Implementation of the GST law will have a positive impact on the real estate sector with expected reduction in its tax burden, according to property developers and consultants.
“The enactment of this law will single-handedly solve many of the challenges faced by the real estate sector and help in pulling the sluggish sector out of its long slumber. Heavy taxes that are being paid currently by the developers will automatically go down by a considerable percentage,” realtors’ body NAREDCO President Parveen Jain said.
Construction costs would be reduced to some extent and this benefit can be passed on to the customers, thereby spurring home buying, he added.
“This bill has been long awaited by the industry. This is a major tax reform for our economy, which will transform India into a single market. Once implemented, it is likely to have a positive impact on the real estate sector, which has linkages with over 250 ancillary industries,” said Anshuman Magazine, Chairman – India and South East Asia, CBRE.
JLL India Chairman and Country Head Anuj Puri said the Goods and Services Tax (GST) is the most radical taxation reform that is set to alter India’s economic prospects.
“The direct impact of GST on real estate, in terms of tax outflow for developers and consumers, will depend on whether the final GST rate is more or less than the taxes paid currently.
“Apart from the significant reduction in tax management expenses due to a single unified tax, the compliance costs will go down too,” he added.
Stating that the real estate sector shares positive symbiotic relationships with more than 250 other sectors such as cement, steel, IT and BFSI, Puri said the benefits or drawbacks of GST on each sector will also have an indirect impact on real estate and vice versa.
“At this point in time, we may see very limited tangible benefits on the real estate industry but the cascading effects will definitely be higher,” he added.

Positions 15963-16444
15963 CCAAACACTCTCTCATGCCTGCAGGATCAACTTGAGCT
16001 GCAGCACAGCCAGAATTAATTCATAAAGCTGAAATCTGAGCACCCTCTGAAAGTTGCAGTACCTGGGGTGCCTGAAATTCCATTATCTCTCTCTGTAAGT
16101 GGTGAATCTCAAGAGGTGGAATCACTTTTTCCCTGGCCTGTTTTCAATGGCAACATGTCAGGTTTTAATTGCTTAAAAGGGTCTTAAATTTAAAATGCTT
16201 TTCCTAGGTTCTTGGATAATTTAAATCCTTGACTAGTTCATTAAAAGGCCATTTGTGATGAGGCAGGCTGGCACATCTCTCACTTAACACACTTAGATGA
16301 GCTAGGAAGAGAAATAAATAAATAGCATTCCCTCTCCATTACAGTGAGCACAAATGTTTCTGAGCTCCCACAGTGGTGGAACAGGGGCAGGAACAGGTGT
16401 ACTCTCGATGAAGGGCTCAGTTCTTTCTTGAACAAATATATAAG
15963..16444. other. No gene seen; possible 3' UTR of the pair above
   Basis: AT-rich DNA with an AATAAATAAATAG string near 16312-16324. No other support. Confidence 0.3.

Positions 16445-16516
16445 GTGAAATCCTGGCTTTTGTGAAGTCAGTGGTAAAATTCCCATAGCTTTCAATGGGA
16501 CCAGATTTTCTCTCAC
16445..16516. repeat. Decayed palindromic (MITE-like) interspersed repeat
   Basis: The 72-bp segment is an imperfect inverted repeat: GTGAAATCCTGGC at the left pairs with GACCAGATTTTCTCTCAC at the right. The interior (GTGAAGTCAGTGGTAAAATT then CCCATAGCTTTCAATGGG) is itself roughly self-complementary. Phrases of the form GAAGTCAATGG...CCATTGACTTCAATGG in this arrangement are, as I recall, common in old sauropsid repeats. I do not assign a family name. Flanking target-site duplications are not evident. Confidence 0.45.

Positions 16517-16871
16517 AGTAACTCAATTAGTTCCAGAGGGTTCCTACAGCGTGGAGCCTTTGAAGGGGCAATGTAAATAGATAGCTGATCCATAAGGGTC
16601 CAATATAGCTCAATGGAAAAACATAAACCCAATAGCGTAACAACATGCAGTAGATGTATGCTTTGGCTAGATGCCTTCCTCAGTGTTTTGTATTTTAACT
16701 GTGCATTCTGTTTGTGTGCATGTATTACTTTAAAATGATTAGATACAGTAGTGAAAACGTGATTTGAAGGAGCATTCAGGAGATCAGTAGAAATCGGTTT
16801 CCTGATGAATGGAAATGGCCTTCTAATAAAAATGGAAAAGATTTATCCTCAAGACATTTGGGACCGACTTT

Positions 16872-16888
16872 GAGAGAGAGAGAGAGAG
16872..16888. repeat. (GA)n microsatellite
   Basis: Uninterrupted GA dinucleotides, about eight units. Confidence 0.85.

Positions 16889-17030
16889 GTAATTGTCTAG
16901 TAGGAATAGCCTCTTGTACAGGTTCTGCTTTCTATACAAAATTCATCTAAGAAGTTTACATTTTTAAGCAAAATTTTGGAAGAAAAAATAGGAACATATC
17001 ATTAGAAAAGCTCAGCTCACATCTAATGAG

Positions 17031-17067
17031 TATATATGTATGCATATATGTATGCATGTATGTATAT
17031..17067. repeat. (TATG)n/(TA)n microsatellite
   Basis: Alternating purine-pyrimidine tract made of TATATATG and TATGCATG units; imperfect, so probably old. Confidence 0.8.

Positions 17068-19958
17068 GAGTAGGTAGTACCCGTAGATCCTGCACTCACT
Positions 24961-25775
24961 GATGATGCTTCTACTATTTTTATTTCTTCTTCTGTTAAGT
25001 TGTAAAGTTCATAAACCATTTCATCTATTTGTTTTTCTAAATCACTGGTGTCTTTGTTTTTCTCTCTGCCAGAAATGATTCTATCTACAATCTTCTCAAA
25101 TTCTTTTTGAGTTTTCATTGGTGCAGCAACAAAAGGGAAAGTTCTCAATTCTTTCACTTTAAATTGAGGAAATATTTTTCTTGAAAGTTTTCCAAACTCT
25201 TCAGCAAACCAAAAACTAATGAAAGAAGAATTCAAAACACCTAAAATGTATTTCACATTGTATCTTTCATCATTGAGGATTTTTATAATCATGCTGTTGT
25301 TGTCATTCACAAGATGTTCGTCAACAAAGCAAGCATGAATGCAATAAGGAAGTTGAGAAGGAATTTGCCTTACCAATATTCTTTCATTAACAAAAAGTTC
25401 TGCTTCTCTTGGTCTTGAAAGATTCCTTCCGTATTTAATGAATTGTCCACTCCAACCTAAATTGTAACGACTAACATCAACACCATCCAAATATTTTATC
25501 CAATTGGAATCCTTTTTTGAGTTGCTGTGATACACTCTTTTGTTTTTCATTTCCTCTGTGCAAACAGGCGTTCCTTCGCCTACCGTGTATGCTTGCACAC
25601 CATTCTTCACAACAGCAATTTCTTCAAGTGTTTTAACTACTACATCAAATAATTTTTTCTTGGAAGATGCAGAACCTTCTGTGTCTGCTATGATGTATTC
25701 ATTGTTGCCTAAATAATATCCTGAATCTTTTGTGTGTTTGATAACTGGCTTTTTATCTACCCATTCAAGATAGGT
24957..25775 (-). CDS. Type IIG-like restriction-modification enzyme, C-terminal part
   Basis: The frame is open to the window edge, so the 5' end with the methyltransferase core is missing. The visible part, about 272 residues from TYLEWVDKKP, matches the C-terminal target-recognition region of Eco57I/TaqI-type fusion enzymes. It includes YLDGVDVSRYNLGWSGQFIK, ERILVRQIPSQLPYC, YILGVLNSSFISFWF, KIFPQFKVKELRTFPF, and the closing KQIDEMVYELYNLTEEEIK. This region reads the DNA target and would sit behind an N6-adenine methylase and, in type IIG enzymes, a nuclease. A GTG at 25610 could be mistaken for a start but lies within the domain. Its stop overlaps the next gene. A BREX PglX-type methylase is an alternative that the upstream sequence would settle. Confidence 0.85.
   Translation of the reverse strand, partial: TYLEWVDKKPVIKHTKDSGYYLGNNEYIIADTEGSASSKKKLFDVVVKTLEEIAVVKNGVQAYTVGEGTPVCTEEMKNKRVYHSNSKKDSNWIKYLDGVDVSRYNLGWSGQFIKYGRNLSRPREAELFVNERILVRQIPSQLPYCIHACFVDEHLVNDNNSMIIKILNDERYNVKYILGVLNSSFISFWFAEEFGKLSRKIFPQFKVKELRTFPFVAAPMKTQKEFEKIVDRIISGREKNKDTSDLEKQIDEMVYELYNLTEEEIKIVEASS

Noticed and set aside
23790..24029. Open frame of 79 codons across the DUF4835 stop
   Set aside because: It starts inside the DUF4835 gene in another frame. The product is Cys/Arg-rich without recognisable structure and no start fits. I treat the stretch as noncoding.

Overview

SARE Homes MD Vineet Relia said the implementation of GST is likely to improve transparency and reduce tax evasion on account of better enforcement and compliance.
“The home buyer in general could benefit from the introduction of GST if the rates are moderate,” he added.
Abhishek Jain, Tax Partner, EY India, said, “India is on the brink of GST and this is considered as a sign of freedom from multiple taxes currently levied on the real estate sector and the end of myriad litigation owing to ambiguity in the legal provisions.”
However, eligibility of credits and concessions still remain a cause of worry for the real estate sector.
“The Model GST Law restricts credit on goods and services acquired for construction of immovable property (other than plant and machinery). This clause is interpretative which may lead to litigation and result in denial of credits in certain situations,” Jain said.
“The passage of Goods and Services Tax (GST) Bill is the
biggest indirect taxation reform in the country. It would be a harbinger of change for the real estate sector which is currently plagued with a myriad of indirect tax issues both at the centre and state level,” Neha Hiranandani, Director, House of Hiranandani, said in a statement.
“We hope that the bill brings in a more comprehensive and uniform tax structure that will ensure greater transparency in the sector.
“The GST will enable a smooth and seamless distribution network in India which will lead to in-time delivery of building material across India,” Hiranandani said.
Source: Business Standard